The life of a BJJ instructor is definitely not an easy one. Most of us do not have full-time careers in BJJ. As such it is the love of the sport and sheer enthusiasm that makes a BJJ instructor put hours on the mats, doing what they love. Furthermore, they’re the people guiding you through your BJJ journey, one step at a time. A BJJ instructor usually has at least one class to teach, and it is rarely just a small group of people. In many instances, instructors will have to teach back to back classes for hours at a time. While this is something they choose to do, paid or not, it is only courteous to make sure you’re not getting in the way of class and their efforts. After all, learning Jiu-Jitsu without an instructor is going to be an incredibly difficult task!
DO you pay enough respect to your BJJ instructor? Or are you the student who causes disruptions to classes? WHiel you might hear your BJJ instructor talk to you about certain things you’re doing wrong, the truth is, they’ll keep most things they want to say to you to themselves. The reason for this is that they know that after a while, you’ll probably find yourself in their shoes. After all, some of them were also probably in your shoes not too long ago.
People across the world do not all have access to black belt instructors, and that is ok. The thing to know about BJJ instructors that they love what they’re doing. So, regardless if your BJJ instructor is a blue or black belt, make sure you’re not making their job more difficult with some of the small things that annoy even the coolest of coaches.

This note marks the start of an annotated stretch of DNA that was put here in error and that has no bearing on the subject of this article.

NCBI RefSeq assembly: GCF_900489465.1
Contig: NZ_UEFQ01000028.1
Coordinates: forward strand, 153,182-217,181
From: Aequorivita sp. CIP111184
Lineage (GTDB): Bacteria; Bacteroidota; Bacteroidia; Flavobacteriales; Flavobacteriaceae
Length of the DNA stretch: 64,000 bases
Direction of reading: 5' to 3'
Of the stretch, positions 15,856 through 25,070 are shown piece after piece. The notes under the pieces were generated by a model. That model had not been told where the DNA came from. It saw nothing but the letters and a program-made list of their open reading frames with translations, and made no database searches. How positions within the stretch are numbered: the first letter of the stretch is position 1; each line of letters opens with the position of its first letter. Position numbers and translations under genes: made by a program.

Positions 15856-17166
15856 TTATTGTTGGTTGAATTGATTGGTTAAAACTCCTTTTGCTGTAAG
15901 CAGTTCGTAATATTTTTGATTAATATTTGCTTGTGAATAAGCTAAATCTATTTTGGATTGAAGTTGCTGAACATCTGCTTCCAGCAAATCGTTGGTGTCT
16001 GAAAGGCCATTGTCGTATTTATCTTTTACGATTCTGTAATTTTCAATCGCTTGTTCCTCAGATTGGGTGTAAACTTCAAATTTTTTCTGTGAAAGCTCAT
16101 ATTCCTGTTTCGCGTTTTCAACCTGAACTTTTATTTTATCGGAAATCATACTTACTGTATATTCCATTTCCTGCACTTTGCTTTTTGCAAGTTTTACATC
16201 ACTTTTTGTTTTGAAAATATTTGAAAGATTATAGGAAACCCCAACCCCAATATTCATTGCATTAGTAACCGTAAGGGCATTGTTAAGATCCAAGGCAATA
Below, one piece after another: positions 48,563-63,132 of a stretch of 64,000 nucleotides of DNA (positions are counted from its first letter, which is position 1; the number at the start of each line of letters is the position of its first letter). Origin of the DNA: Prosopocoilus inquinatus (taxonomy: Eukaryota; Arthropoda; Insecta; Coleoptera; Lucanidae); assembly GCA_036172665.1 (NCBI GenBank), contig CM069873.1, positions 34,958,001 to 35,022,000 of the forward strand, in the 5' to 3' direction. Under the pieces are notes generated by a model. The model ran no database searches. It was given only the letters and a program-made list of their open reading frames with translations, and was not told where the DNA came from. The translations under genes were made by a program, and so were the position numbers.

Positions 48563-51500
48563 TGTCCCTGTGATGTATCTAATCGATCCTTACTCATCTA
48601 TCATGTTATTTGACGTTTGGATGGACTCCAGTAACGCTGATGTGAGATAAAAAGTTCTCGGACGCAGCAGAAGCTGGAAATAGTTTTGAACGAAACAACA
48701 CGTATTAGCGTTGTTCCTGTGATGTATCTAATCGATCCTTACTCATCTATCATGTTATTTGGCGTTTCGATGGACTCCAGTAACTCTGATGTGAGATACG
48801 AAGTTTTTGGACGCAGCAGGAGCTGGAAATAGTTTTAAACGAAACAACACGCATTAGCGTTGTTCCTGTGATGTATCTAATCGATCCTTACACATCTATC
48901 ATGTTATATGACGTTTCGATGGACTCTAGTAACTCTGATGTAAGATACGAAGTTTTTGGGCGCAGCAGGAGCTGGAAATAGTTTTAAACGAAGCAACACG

The Point Of View Of A BJJ Instructor
When a BJJ instructor walks through the doors of the academy, there’s usually nobody there. They always come in first, taking care of things before classes start. Lights, ventilation, heating, attendance cards and various other small tasks that need attention. As students gather, a BJJ instructor is already the mats, gi or rashguard on, greeting them all.
When class starts, the goal of the instructor is to get everyone ready for the day’s training. This includes a short message at the start of class and a thorough warm-up. Depending on schedule, there’s likely a class after that one, so everything needs to be on time. Next up, it is the technical portion of the class where instructors truly shine. After the meat and potatoes of class, an instructor needs to make sure students get to drill the moves they just learned. Of, course, at the very end, it is time to roll, where everyone likes to get around with an instructor.
When classes, if there’s time there’s usually people asking all sorts of questions. there’s also the task of monthly fees and keeping up with the attendance log. And, in most cases, it’s right back to it for a few more classes, featuring everyone from 4-year olds to adult competitors. Now imagine how easy it is to interrupt class and the instructor’s rhythm. the thing is these interruptions usually cascade and will affect other classes as well. And it is all about the small things most instructors usually do not point out often.
If there’s one thing that’ll drive a BJJ instructor mad it is when white belts (or any of the lower belts) try to explain techniques. there’s actually a reason why there is an instructor, and it is not you, at least not at present. The explanation that the instructor gives when demonstrating is more than enough to train. There’s no need for your “expertise” on the move, especially when you’re looking to share it with all the others. Furthermore, if there’s anything more annoying than that, it is trying to give advice to your partner when the instructor is there correcting them during technique practice.
Talking over the instructor or trying to be one when you’re not fit is a cell sign of disrespect. BJJ is a martial art built on respect, and instructors are the ones that deserve most of it. So show some respect and keep your mouth closed unless it’s time to ask questions.
Walking Out And Talking